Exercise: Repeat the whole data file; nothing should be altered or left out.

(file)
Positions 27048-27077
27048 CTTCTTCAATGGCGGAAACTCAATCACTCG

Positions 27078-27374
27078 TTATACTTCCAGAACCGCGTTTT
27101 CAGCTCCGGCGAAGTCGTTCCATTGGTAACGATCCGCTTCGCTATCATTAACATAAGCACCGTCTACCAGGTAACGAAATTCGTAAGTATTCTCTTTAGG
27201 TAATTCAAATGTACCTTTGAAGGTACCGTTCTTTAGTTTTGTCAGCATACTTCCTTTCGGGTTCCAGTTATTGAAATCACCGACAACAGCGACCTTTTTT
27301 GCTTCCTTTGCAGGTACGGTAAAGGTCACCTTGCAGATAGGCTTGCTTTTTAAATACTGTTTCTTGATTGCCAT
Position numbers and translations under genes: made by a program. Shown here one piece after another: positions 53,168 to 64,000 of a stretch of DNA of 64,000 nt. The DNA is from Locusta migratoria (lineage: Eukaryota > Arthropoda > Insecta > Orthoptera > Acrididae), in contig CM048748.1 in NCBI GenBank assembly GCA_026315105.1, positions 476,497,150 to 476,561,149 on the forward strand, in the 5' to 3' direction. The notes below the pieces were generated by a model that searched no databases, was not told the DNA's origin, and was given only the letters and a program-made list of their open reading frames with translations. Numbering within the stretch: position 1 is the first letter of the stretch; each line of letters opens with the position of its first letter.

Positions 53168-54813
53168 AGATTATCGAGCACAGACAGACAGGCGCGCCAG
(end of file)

Positions 27048-27077
27048 CTTCTTCAATGGCGGAAACTCAATCACTCG

Positions 27078-27374
27078 TTATACTTCCAGAACCGCGTTTT
27101 CAGCTCCGGCGAAGTCGTTCCATTGGTAACGATCCGCTTCGCTATCATTAACATAAGCACCGTCTACCAGGTAACGAAATTCGTAAGTATTCTCTTTAGG
27201 TAATTCAAATGTACCTTTGAAGGTACCGTTCTTTAGTTTTGTCAGCATACTTCCTTTCGGGTTCCAGTTATTGAAATCACCGACAACAGCGACCTTTTTT
27301 GCTTCCTTTGCAGGTACGGTAAAGGTCACCTTGCAGATAGGCTTGCTTTTTAAATACTGTTTCTTGATTGCCAT
Position numbers and translations under genes: made by a program. Shown here one piece after another: positions 53,168 to 64,000 of a stretch of DNA of 64,000 nt. The DNA is from Locusta migratoria (lineage: Eukaryota > Arthropoda > Insecta > Orthoptera > Acrididae), in contig CM048748.1 in NCBI GenBank assembly GCA_026315105.1, positions 476,497,150 to 476,561,149 on the forward strand, in the 5' to 3' direction. The notes below the pieces were generated by a model that searched no databases, was not told the DNA's origin, and was given only the letters and a program-made list of their open reading frames with translations. Numbering within the stretch: position 1 is the first letter of the stretch; each line of letters opens with the position of its first letter.

Positions 53168-54813
53168 AGATTATCGAGCACAGACAGACAGGCGCGCCAG